The Labour Market Information Portal states that the sectors employing the highest number of people (May 2016) include Health Care and Social Assistance (1,435,700), Retail Trade (1,238,000), Construction (1,037,500) and Professional, Scientific and Technical Services (972,300). Areas employing the least number of people include Information Media and Telecommunications (212,000) and Electricity, Gas, Water and Waste Services (143,100).

If you want to see what the job prospects are like in your particular field in Australia, have a look at Job Outlook. This is a government initiative designed to provide an idea of how different areas of the job market are performing. It's a valuable resource for people who are looking for a job or considering further education.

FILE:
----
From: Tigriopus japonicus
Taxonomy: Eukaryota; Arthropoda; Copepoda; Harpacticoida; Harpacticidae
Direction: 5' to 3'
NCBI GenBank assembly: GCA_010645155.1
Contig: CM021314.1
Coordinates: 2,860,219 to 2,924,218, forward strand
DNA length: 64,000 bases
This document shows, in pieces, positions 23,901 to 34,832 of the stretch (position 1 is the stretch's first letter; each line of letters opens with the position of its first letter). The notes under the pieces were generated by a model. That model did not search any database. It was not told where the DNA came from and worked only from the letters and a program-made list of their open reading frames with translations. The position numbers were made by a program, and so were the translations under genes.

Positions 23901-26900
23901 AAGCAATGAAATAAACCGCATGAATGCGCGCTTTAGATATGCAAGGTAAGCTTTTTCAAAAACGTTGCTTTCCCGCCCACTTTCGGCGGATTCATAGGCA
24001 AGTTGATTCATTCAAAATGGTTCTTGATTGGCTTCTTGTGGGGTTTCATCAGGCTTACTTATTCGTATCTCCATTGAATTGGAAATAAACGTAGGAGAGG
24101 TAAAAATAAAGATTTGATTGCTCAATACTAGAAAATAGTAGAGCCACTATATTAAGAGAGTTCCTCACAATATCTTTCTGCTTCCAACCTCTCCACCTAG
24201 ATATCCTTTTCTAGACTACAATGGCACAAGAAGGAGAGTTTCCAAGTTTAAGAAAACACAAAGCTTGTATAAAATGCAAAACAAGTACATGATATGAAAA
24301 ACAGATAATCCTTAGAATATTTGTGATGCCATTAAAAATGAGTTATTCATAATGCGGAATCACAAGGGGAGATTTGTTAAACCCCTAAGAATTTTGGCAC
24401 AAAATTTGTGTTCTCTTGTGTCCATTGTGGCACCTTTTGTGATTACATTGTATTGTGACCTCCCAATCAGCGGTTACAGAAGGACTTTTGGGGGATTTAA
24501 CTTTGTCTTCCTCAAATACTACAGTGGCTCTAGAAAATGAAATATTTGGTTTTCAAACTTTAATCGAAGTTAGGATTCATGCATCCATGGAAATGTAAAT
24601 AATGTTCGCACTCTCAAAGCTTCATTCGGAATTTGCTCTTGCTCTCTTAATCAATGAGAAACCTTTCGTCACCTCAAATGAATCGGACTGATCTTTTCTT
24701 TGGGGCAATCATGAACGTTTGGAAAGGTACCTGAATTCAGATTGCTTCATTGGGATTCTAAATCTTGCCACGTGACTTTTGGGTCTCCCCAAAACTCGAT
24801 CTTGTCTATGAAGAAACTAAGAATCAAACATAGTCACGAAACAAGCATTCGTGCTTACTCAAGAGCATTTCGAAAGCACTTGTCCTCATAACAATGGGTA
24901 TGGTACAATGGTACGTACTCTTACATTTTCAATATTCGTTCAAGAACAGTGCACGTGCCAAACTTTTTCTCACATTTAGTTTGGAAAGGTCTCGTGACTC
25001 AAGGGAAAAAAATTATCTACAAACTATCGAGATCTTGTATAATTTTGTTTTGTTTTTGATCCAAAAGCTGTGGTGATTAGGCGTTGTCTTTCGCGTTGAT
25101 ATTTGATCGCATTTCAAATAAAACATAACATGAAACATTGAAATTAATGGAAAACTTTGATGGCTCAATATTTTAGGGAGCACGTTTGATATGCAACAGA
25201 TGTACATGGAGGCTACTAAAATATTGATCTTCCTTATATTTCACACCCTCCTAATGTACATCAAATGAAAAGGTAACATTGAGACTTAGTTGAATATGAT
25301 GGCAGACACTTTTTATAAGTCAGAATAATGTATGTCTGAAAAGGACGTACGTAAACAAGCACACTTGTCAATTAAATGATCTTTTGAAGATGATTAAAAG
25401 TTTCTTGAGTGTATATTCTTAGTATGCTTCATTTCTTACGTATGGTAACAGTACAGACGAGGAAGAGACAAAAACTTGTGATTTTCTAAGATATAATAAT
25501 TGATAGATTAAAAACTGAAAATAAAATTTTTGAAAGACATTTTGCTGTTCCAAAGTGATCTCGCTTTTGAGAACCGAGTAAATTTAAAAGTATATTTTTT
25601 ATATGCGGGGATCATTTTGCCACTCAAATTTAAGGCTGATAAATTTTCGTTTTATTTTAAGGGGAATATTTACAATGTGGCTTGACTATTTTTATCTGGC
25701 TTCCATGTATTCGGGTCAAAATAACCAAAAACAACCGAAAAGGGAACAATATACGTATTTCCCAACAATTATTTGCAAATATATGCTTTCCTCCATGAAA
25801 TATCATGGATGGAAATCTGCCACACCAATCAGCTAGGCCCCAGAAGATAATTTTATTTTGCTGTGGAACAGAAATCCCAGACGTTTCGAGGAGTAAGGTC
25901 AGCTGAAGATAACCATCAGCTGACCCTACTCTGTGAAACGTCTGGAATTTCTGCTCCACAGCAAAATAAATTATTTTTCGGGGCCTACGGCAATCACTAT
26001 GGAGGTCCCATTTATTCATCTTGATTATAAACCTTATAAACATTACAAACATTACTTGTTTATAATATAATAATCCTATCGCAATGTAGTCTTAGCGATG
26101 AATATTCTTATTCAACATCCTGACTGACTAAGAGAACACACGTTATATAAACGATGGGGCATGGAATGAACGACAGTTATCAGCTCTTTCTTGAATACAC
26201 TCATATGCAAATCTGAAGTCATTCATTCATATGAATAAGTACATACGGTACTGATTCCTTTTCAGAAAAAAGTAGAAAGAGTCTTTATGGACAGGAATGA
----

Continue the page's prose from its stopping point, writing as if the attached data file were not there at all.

There are a number of specific visas available for people coming into the country with particular skills. You can find out from the Skilled Occupations List which professions are currently in demand in Australia.

Occupations currently on this list include: Construction Project Manager, Engineering Manager, Child Care Centre Manager, Medical Administrator, Nursing Clinical Director, Actuary, Architect, Surveyor, Chemical Engineer, Structural Engineer, Veterinarian, Special Needs Teacher, General Practitioner, Midwife, Nurse Practitioner, Software Engineer, Barrister, Social Worker, Carpenter, Chef and Dental Therapist. Click here for a full, current list.

If you prefer the security of having a job to come to when you first arrive in Australia, you can start searching job portals such as Indeed, SEEK and and apply for any suitable positions. You will also get an idea of what roles are currently being advertised, and which city has the most on offer for your profession.

What should I be getting paid?